The Marietta Daily Journal asked candidates running to replace retiring east Cobb Commissioner Bob Ott a question about sunshine ahead of the June 9 primary elections: If elected, what would you do to improve transparency in Cobb County government?
The candidates include three Republicans — Fitz Johnson, Andy Smith and Kevin Nicholas — and one Democrat, Jerica Richardson.
The district encompasses most of east Cobb and includes Cumberland, Vinings, Smyrna, the Mabry Park area and the Terrell Mill/Powers Ferry area. It has been under Ott’s representation since he was first elected to the role in 2008.
Smith was upfront when asked about transparency in county government:
“I don’t know if there’s an issue with transparency within Cobb county government,” the former Cobb planning commissioner said. “My experience is that there is not. It’s as open and accessible a group as you can imagine.”
As an example, he said a neighbor had called him shortly after the county’s emergency declaration was announced, asking what it would mean for her business. He didn’t know, but he told her he’d find out, and called county manager Jackie McMorris late one evening.
“Remember, this is a time when it probably couldn’t have been any busier for those people, and before 8 o’clock the next morning, she was on my phone,” he said.
Smith acknowledged online rumblings to the contrary, saying he has “seen things posted lately where there was a feeling that freedom of info act requests weren’t researched thoroughly, but I have no idea whether that’s true or not.”
He said transparency often comes down to communication and accessibility — a point of pride for someone whose cellphone number was on his planning commission business card and who will put the number on mailers that will be going out soon.
“If there is a lack of transparency, I would do everything I could to make sure that we understand that we work for the community, and the community has every right to know everything we’re doing,” he said. “If we’re not being transparent, then we’re not serving those that elected us.”
“Transparency should be a standard that we are measured by and not just an aspiration,” said the vice president at Ingenious Med, a hospital software company headquartered in the Galleria.
He said he has a multi-pronged approach to meeting that standard, which includes keeping constituents informed through town halls and newsletters and “making sure that everything is open through the open meetings acts.”
Communication is a two-way street, he said.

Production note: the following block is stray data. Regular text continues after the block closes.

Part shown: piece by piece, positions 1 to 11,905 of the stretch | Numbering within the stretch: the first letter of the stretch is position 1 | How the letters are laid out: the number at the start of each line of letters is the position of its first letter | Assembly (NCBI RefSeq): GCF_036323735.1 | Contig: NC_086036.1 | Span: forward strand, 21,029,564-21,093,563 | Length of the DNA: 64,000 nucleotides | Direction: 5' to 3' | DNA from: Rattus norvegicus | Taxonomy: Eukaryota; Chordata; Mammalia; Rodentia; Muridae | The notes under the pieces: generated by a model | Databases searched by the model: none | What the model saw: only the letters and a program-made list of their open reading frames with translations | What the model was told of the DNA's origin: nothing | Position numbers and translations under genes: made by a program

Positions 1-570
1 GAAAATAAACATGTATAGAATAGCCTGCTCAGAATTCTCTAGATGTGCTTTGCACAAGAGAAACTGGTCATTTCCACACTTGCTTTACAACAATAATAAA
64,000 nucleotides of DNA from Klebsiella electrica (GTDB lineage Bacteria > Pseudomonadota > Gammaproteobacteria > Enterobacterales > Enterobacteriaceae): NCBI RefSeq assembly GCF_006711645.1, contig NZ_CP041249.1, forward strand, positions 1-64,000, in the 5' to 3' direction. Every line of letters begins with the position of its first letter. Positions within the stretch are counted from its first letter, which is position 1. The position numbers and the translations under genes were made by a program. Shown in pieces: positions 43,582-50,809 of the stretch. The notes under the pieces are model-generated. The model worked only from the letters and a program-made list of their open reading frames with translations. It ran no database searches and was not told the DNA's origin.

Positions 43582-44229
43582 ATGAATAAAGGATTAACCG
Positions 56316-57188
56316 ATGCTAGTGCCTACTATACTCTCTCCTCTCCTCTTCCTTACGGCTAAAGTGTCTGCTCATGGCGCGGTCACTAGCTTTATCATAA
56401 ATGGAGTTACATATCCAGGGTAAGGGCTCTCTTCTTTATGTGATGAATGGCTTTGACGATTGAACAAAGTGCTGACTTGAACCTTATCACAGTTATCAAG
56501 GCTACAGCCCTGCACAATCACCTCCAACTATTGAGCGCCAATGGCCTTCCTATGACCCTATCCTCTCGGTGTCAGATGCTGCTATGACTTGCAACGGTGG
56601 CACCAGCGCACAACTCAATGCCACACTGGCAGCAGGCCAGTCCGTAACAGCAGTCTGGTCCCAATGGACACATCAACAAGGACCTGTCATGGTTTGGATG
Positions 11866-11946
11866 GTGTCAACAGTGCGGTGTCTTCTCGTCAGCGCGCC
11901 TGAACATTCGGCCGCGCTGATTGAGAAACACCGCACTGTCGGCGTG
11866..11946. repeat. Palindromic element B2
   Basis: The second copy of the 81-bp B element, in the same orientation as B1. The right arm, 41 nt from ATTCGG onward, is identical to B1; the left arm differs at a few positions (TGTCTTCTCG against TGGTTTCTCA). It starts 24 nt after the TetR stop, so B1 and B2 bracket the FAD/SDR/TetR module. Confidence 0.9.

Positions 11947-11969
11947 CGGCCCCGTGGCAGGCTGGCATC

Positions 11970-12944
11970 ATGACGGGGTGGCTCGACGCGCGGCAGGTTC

“And that starts with first listening to our neighbors and our residents and then providing feedback,” he continued. “And that feedback and the overall direction of this county and District 2 needs to be then communicated very clearly so there can be some debate, and (so) at the end of the day, we’re all on the same page as far as what we’re trying to do. Because only then can we truly be one community standing for and working on these issues that we face.”
Johnson, a retired businessman, said there are some times when transparency isn’t an option, when one’s hands are tied by the law.
But, by and large, “the citizens of District 2 deserve to have access and to know what it is we are working on and what it is we’re trying to work through.”
He said politicians often have a reputation for trying to hide information.
“We’ve seen that happen before, and it’s just not good optics,” he said.
He added transparency leads to better governing.
“If we’re trying to fix a busy intersection, or are trying to deal with a land use or zoning issue,” he said, “you’ve got to go out into the community and say ... ‘What concerns you as a community and how can we help?’
“And then we come back, we put the experts in the room and then we go back to the community (and say) ‘Hey, here’s what we’ve come up with,’ and we get their buy-in,” he continued. “That’s being transparent. Not taking it into some back room, figuring it all out and springing it on your community. That does not work.”
Richardson took a different approach from the other candidates, casting transparency as a matter of accessibility: Is the information the county puts out clear and easy to find? Are meetings scheduled at a time when most people aren’t at work or in-transit?
“(If) you think about our open records request (system), it’s extremely convoluted, and it prevents people from exercising their right to know information that’s public,” Richardson said.
She also suggested creating new tools to make it easier to do things like start a business or monitor certain environmental markers in one’s community.
“Just the same way that we know when a school bus is coming, you (would) know what the water in your area looks like, or the soil quality, or what have you,” she said. “The same goes for starting a business. It can be very confusing to know which permits apply or where to go if you’re new to the state.”
Without suggesting the county often does otherwise, Richardson said it is important it releases information that is credible.
“The worst thing that you can do is to quickly throw information out there and then it winds up being incorrect,” she said.